---- — There’s a reason the Oakland Raiders haven’t played a memorable game in over a decade.
They don’t get it.
They don’t understand the concept, and eveything it entrails in the complex world of the NFL, of winning
One could argue, because of their quirky and now-deceased owner, Al Davis, the franchise has been in a free fall — they haven’t won more than eight games over the last decade. But it’s more than than as we’ve seen from the recent responses from the ending of the “Tuck Rule.” Their fans, and some of their former players, don’t really understand what happened that snowy night.
As the National Football League rules committee voted to rid the game of the controversial “Tuck Rule,” which is a weird rule, which said “any dislodging of the ball during the forward movement of the quarterback’s arm, would be deemed an incomplete pass.”
It was a stupid rule. If a quarterback is not throwing the ball, and he loses it, it should be ruled a fumble. Yes, I like the end of the “Tuck Rule.”
But in 2001, the “Tuck Rule,” like it or lump it, did exist. It protected referees from making a decision: Was it a pass or not?
That’s not the issue.
The issue is the reaction with a lot of people connected to the Raiders.
Yes, it was a fluke the allowed the Patriots another life in the famous Snow Bowl game on Jan. 19, 2002, when Tom Brady appeared to be strip-sacked by then-Raiders cornerback Charles Woodson with 1:50 remaining in the AFC Divisional game. The Raiders were leading 13-10 and the Patriots were out of timeouts.
But here’s a problem I have with the Raiders.
The game wasn’t over after the crazy call.
There was still 1:50 remaining in the game and the Raiders still led.
In fact, let’s go to “big” plays before the two-minute warning. The Raiders had a chance to end the game there as well, with 2:24 remaining in the game, needing only one yard for a first down from their own 44 yard-line.
But Raiders fullback Zach Crockett was stopped when he ran into the back of the halfback, who had piled into the right guard, forcing a punt.
“We make that 99 times out of 100,” Raiders quarterback Rich Gannon told me when I wrote a story on the 10th anniversary of the game 14 months ago.
“Everyone talks about the ‘Tuck’ play and the tying kick. I look at that play as the killer.”
“To me that’s a play you can’t forget about. (Richard) Seymour makes the stop there. ... One thing this game had was a lot of good, situational football, which is surprising a bit because of the snow.”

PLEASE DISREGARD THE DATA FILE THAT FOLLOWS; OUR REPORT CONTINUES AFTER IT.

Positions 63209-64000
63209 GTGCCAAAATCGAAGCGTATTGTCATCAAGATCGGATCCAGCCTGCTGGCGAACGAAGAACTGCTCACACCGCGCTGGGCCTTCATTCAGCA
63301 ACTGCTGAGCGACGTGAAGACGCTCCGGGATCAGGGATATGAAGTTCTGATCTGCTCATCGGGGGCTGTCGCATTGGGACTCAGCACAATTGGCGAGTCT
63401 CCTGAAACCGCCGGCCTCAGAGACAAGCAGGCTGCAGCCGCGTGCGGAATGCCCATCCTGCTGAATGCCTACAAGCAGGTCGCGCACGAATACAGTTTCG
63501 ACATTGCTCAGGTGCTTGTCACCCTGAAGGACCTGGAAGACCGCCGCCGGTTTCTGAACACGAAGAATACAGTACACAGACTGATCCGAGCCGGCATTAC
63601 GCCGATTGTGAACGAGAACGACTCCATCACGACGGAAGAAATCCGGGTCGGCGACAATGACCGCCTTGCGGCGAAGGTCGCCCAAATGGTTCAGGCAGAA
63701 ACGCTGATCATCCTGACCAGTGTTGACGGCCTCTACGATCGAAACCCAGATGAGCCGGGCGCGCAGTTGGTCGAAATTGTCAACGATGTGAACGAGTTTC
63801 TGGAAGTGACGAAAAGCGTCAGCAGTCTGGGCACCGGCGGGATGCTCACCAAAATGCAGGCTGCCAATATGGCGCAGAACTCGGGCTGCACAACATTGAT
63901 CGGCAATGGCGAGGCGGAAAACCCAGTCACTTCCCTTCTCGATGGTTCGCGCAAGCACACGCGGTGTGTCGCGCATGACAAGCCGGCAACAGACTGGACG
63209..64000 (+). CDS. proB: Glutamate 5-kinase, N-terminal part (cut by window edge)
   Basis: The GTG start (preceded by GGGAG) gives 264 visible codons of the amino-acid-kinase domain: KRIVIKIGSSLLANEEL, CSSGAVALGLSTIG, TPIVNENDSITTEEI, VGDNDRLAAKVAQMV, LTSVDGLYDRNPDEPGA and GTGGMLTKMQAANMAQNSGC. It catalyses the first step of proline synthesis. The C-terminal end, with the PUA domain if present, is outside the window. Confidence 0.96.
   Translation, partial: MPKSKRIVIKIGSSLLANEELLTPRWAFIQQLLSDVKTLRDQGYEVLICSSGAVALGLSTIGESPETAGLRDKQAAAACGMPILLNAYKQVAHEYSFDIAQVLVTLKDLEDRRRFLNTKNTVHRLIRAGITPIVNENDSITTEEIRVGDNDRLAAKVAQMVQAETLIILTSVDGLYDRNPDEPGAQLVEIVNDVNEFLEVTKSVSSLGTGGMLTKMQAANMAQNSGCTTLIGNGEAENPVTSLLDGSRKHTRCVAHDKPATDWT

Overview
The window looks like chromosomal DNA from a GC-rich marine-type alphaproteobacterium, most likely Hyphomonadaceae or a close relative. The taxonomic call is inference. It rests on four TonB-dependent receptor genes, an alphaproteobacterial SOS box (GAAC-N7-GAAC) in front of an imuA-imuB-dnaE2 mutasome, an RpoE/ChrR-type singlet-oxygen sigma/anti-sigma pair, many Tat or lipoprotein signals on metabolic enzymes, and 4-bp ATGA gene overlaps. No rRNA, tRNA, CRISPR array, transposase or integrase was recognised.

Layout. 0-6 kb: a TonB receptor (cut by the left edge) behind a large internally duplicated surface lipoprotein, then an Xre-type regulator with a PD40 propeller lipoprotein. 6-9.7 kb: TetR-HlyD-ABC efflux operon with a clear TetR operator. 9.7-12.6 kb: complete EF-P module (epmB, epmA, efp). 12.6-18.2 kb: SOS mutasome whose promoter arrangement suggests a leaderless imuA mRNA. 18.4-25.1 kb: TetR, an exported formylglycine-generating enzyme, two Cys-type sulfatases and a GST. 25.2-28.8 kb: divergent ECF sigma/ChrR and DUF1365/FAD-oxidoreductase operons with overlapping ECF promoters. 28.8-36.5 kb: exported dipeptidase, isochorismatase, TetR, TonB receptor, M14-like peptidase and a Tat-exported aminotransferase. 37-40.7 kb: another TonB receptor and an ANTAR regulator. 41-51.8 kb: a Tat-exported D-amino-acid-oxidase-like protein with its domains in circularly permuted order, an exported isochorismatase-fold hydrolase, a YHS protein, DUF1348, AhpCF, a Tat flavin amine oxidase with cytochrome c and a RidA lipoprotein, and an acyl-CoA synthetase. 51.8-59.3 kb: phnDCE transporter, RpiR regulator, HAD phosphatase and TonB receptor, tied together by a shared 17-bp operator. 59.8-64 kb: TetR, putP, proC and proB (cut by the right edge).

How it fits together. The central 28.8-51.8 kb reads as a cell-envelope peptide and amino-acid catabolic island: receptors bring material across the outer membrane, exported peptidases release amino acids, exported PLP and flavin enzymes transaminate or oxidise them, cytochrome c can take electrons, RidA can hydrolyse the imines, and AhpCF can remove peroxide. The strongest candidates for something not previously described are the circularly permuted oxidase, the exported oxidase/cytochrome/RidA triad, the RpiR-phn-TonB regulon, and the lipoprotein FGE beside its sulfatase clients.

The Raiders punted and blew another opportunity when Troy Brown, at the end of a beautiful 25-yard return to the Patriots’ 46-yard line, fumbled the ball.
Raiders punter Shane Lechler appeared to be in the best position to recover it, but Pats special teams captain Larry Izzo, who recovered a Brown fumble earlier in the game, stole it.
Now comes the real issue, one Raiders fans, employees and ex-employees forget to mention. There were 22 plays after the Brady “non-fumble.”
That means the Raiders had 22 opportunities to do something that could lead to a victory.
Instead it was the Patriots that converted two first downs, setting up Adam Vinatieri’s miraculous 45-yarder, which he termed was booted like a “two-iron,” to tie the game and force overtime.
Then in overtime, the Patriots won the toss -- obviously, that was luck -- and held the ball for 15 plays, which included Brady going eight-for-eight.
The Patriots had two third-down conversions and a fourth-down conversion, too, on that long drive.
Vinatieri easily nailed a 23-yarder, sending the Patriots to the AFC Championship game in Pittsburgh the following Sunday.
The point is “Tuck Rule,” hurt the Raiders. But there were a lot of missed opportunities before and after the call.
I liken it to the Bill Buckner error in the 1986 World Series. That was in Game 6. The Red Sox still had a Game 7 to make up for it and didn’t. That wasn’t Buckner’s fault.
The bottom line is that that game and that ruling will always be important in Patriots history because of everything that happened after that ruling was made by referee Walt Coleman.
As for the Raiders, it’s time to let the “Tuck Rule” go.
Trust me, from someone who was close to the Red Sox experience in 1986, once you do move on you and your organization will be better for it.
You can email Bill Burt at firstname.lastname@example.org.
Tuck Rule officially eliminated The "Tuck Rule," one of the most criticized in pro football, was eliminated. Now, if a quarterback loses control of the ball before he has fully protected it after opting not to throw, it is a fumble. The Steelers were the only team to vote against getting rid of the tuck rule. New England and Washington abstained. "We have so many continuing action plays, it's a different scope," said Ravens coach Marvin Lewis, also a member of the competition committee. "Because of the evolution of replay and putting turnovers into automatic reviews, it just seemed like an easier transition to make right now. "It was put in before for player safety, but it is not being ruled as that. There's a mad scramble for the ball."